Election policy comparison - education: What the major political parties will do for you

Interested in what the New Zealand political parties have in store with education policies?

Here are the main policies on how the parties would address education issues in New Zealand:

The ACT Party leader says some people should have their rent, food and power bills paid straight to the likes of landlords and food providers.
Source: 1 NEWS

ACT:

  • Offer schools $1 billion that principals can use to pay good teachers more
  • Open more Partnership Schools
  • State and integrated can voluntarily apply for Partnership School status
  • Increase government funding of Independent Schools
The Labour leader has brushed the barb from the TOP leader off.
Source: 1 NEWS

TOP:
  • Free full-time early childhood education
  • Delay National Standards until Year 6 and delay NCEA until a student's final year of school
  • Review tertiary sector
Marama Fox and Te Ururoa Flavell at the campaign launch. Source: 1 NEWS

Maori Party:
  • Provide secondary schools with mental health workers
  • Make Te Reo Maori and Maori history core curriculum up to Year 10
  • Reduce repayment levels on student loans
Bill English said he wanted more clarity over the US and China's intentions for "a diplomatic resolution" to the North Korean threat.
Source: 1 NEWS

National:
  • Revamp the National Standards programme by investing $45 million
  • Roll out a suite of technology, maths and language initiatives
  • Implement a digital learning package and invest a further $126 million into maths in primary school
Students turned out to see the Labour leader speak at Auckland University.
Jacinda Ardern. Source: 1 NEWS

Labour: 
  • Invest $6 billion over four-years
  • One year fees full time free from 2018, extending to three years free by 2024; will up student allowances and available living cost loans by $50 a week
  • Create a school leavers toolkit (including driving lessons, budgeting skills and democratic rights)
"People promise everything and everything in desperation to get political power," the NZ First leader said.
Source: 1 NEWS

New Zealand First:
  • Scrap student loans of Kiwi students who work in New Zealand after graduation for the same number of years they studied
With Peter Dunne dropping out, the Greens have decided to run a candidate in the crucial Wellington seat.
Source: 1 NEWS

Green: 
Green Party leader James Shaw, NZ First leader Winston Peters, TOP leader Gareth Morgan, Labour leader Jacinda Ardern, National leader Bill English, ACT leader David Seymour, Maori Party leaders Te Ururoa Flavell and Marama Fox.
Green Party leader James Shaw, NZ First leader Winston Peters, TOP leader Gareth Morgan, Labour leader Jacinda Ardern, National leader Bill English, ACT leader David Seymour, Maori Party leaders Te Ururoa Flavell and Marama Fox. Source: Getty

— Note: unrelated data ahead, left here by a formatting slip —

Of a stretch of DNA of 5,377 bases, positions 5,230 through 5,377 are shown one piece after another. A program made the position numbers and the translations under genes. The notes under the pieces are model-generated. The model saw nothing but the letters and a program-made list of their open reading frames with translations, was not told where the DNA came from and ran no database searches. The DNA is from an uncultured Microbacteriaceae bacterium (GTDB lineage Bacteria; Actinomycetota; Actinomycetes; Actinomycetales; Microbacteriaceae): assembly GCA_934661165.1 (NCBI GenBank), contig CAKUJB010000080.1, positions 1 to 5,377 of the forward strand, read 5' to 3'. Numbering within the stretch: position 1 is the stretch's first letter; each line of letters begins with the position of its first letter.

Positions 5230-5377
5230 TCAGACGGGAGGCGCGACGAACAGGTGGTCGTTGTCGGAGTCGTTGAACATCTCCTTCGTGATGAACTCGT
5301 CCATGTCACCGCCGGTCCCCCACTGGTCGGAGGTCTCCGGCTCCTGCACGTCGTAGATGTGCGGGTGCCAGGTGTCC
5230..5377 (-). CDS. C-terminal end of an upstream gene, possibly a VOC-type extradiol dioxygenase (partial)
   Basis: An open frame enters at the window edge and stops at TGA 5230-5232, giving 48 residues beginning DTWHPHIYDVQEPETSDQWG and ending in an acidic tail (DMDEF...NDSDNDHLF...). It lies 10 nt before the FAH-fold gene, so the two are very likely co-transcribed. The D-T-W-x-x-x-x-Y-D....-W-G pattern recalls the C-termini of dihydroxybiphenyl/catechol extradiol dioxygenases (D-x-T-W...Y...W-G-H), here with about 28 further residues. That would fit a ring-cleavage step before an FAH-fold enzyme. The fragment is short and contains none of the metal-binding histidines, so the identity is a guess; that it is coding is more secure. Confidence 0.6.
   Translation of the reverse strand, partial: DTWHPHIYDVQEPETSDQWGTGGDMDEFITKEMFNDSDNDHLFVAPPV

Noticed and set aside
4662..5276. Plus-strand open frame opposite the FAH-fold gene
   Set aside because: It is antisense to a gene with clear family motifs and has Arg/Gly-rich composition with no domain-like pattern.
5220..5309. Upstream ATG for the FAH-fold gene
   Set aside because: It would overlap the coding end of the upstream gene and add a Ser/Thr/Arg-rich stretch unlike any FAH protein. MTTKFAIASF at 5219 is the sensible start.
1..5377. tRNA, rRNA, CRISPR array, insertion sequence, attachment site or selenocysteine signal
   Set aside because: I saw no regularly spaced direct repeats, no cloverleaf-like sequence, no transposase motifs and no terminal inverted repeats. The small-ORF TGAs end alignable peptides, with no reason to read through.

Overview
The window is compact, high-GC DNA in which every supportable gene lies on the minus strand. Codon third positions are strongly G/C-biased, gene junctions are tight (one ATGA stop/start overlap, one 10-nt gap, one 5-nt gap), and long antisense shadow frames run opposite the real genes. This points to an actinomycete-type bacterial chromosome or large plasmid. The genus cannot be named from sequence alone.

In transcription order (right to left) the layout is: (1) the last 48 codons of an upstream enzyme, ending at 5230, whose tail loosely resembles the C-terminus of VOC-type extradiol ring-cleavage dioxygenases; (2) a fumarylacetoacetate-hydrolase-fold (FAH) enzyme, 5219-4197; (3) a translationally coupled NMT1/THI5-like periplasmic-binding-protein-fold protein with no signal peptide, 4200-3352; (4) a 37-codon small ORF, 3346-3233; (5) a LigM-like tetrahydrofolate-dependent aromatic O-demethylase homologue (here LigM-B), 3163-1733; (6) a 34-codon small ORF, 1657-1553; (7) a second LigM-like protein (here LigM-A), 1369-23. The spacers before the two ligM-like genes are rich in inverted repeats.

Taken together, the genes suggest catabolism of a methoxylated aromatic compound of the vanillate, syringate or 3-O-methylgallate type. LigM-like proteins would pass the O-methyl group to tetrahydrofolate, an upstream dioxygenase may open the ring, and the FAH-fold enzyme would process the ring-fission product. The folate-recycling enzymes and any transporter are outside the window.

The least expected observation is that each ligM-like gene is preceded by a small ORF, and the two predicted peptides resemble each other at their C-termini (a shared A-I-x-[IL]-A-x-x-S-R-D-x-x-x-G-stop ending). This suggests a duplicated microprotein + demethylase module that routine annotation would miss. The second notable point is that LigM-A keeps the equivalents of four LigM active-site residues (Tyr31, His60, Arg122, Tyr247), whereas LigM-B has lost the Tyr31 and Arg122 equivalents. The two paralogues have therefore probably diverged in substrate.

• Teach Te Reo Maori in schools
  • Decrease tertiary education fees, bring back student allowance for postgrad students
  • Give schools decile 1-4 a nurse
For more information (in alphabetical order), go to:
www.act.org.nz/category/policy
www.greens.org.nz/policy
www.labour.org.nz/announced_policies
www.maoriparty.org/policies
www.national.org.nz/policies
www.nzfirst.org.nz/policies
www.top.org.nz/policy

Here are just a few policies the parties have on how they would structure the education system in New Zealand. Source: 1 NEWS



Court of Appeal blocks media merger proposal between NZME and Fairfax

NZME Ltd, the owner of New Zealand's top-selling newspaper, says the Court Of Appeals had blocked its bid to merge with Fairfax Media Ltd's New Zealand unit.

The company said its appeal against the High Court's decision to block the merger was unsuccessful. NZME had decided to contest the High Court decision last February.

The Court Of Appeals is the second highest appeals court In the country, behind the Supreme Court. NZME said it would consider the judgment and "review its options."

NZME Chief Executive Michael Boggs said he was disappointed by the decision.

The deal, first announced in 2016, would have seen NZME purchasing Fairfax's New Zealand subsidiary, Stuff Ltd.

It was initially blocked by New Zealand's competition regulator on concerns it would have led to unprecedented local media influence, a decision upheld by the country's High Court.

All eyes are now on the next moves from NZME and Fairfax after a merger was rejected.
Source: 1 NEWS

TODAY'S
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‘He led the struggle’ – Jacinda Ardern pays tribute to Nelson Mandela at UN speech

New Zealand Prime Minister Jacinda Ardern helped honor the memory of Nelson Mandela at a peace summit for the late South African leader.

Mandela, who led South Africa's transition from the apartheid system of white minority rule over the majority black population was a "living embodiment of the United Nation's values," Ardern said.